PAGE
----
Mental Health And Substance Abuse Disorder

The situation where you are dealing with both a substance abuse problem, as well as mental issues, is when you have a dual diagnosis and needless to say, having only one of either of stated problems is extremely hard to deal with, let alone both.

But there are several methods of treatments as well as recovery options that will help you come back to the right track. All you truly need is treatment, support and of course, the willingness to return back to your normal self.

People who suffer from dual diagnosis often find it hard to function be it at home, school or even at work. This is mainly because the symptoms of each illness affects them in a very significant way and hence, they find it hard to relate to others. What’s worse is that the conditions also influence each other and hence, the already existing substance abuse is worsened when the mental health issue is left unresolved.

Co-occurring disorders or dual diagnosis cases are actually more common that one might assume. A report that was published in the Journal of the American Medical Association has stated that nearly 50% of mental health victims are also dealing with substance abuse issues and nearly 40% of all alcohol abusers and 55% of all drug abusers suffer from at least a single mental health disorder.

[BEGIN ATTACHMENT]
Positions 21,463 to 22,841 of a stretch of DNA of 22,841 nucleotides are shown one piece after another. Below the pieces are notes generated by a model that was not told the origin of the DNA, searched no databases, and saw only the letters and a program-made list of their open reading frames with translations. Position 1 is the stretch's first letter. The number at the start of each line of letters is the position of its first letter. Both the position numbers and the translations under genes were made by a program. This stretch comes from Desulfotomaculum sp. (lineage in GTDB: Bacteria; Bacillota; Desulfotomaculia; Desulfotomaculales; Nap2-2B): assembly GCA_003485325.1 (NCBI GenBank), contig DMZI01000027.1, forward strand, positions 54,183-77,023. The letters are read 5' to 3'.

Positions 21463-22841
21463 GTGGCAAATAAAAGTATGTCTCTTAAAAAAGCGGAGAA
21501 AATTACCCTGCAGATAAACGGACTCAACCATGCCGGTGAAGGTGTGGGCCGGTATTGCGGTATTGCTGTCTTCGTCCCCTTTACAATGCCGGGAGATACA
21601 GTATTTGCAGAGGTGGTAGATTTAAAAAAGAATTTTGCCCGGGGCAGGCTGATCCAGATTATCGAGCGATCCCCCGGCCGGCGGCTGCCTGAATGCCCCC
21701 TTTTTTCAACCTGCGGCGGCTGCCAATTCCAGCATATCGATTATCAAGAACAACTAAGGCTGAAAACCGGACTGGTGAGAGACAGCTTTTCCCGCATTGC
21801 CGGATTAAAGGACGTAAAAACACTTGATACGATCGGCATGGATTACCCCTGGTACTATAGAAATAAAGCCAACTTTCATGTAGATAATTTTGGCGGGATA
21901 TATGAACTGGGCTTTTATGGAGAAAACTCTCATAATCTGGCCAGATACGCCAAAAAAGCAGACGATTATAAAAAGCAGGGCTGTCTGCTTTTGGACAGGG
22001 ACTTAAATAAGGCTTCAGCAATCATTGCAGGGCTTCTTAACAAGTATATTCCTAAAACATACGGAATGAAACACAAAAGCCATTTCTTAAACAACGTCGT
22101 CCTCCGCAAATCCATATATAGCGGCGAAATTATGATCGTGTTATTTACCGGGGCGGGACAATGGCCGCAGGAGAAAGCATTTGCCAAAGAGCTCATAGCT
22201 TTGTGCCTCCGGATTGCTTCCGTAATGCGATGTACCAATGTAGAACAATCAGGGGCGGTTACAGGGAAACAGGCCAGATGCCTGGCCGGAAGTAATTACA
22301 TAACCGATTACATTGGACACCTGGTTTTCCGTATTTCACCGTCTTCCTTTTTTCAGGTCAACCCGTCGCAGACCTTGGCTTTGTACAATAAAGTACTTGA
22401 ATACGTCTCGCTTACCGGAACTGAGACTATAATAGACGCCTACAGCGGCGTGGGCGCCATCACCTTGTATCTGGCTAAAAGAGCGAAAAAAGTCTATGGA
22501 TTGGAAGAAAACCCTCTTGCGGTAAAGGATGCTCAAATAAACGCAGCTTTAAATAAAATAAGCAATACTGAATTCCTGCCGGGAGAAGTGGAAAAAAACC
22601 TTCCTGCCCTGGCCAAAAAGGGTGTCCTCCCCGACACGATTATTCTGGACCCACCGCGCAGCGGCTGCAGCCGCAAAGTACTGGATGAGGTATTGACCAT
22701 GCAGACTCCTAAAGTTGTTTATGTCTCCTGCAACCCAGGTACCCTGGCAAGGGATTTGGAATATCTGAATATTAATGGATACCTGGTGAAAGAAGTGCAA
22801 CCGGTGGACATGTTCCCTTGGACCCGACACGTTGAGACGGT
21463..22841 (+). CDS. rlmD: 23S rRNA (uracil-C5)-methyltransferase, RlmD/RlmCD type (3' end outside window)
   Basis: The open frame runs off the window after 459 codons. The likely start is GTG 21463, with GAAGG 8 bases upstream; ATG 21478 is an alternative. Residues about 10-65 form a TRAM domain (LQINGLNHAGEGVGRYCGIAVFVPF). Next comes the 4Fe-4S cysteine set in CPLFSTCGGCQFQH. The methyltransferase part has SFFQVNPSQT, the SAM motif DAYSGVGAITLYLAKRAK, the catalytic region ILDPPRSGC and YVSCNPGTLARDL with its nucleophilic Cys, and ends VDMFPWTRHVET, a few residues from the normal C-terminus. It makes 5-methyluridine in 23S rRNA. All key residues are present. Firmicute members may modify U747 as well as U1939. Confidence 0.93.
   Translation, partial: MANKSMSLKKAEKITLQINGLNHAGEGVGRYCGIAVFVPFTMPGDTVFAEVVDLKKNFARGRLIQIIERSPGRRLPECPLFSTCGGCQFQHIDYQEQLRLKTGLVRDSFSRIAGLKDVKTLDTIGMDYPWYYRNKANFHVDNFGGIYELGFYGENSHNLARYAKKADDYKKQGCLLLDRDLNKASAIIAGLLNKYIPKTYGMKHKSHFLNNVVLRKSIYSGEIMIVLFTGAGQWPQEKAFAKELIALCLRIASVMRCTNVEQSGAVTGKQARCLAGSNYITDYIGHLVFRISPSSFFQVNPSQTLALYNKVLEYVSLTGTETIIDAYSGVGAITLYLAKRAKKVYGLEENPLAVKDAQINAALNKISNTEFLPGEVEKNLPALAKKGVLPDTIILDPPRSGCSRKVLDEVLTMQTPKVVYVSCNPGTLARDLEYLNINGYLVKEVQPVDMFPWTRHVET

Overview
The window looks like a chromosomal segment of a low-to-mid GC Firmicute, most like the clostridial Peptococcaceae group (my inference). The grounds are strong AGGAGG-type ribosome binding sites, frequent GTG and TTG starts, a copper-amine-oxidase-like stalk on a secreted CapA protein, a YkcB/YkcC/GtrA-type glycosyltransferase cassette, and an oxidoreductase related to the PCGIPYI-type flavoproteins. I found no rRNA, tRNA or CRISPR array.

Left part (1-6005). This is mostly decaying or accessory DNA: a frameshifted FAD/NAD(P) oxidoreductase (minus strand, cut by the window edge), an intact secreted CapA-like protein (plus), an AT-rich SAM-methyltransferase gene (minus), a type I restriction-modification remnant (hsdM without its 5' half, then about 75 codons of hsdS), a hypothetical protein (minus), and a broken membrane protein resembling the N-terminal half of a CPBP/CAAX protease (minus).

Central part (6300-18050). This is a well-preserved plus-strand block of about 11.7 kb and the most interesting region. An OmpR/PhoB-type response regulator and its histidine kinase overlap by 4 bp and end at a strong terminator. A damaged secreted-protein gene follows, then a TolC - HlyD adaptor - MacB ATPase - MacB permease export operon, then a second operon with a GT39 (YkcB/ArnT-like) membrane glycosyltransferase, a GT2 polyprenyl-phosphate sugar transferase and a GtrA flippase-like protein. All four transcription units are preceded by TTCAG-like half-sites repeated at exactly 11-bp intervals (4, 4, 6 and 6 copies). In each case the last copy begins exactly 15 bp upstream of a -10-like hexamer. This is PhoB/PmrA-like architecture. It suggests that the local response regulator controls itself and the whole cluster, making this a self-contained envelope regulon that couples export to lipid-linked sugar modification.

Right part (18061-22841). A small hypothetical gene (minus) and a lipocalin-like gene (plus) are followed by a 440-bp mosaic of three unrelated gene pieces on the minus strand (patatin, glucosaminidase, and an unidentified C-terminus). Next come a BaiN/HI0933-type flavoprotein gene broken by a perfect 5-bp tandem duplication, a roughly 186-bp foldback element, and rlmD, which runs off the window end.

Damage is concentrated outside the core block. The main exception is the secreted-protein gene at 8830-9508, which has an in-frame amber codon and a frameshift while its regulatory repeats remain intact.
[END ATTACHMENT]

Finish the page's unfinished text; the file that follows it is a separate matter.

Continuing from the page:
What should be given priority?

It is important to understand that although mental health disorders and substance abuse are closely linked, one doesn’t directly influence the other. The problem usually arises when mental health victims use substances in order to self-medicate when the former starts showing symptoms.

Abuse of alcohol or drugs is used commonly in order to mask or cope with emotions that are otherwise extremely difficult to deal with. This, in turn, leads to unnecessary side effects that often make mental health issues more severe in the long run.

As you may have guessed, substance abuse then increases the problems that are already evident with mental health, and if you already have a mental disorder, the use of alcohol or drugs will only push the limit. It is even well documented that mental health victims who use opioids or marijuana show increased signs of depression or even psychosis for that matter when it comes to the latter.

The use of alcohol or drugs can interfere with the existing medications that are prescribed for mental illness and in turn, make the management of symptoms an even more difficult affair.

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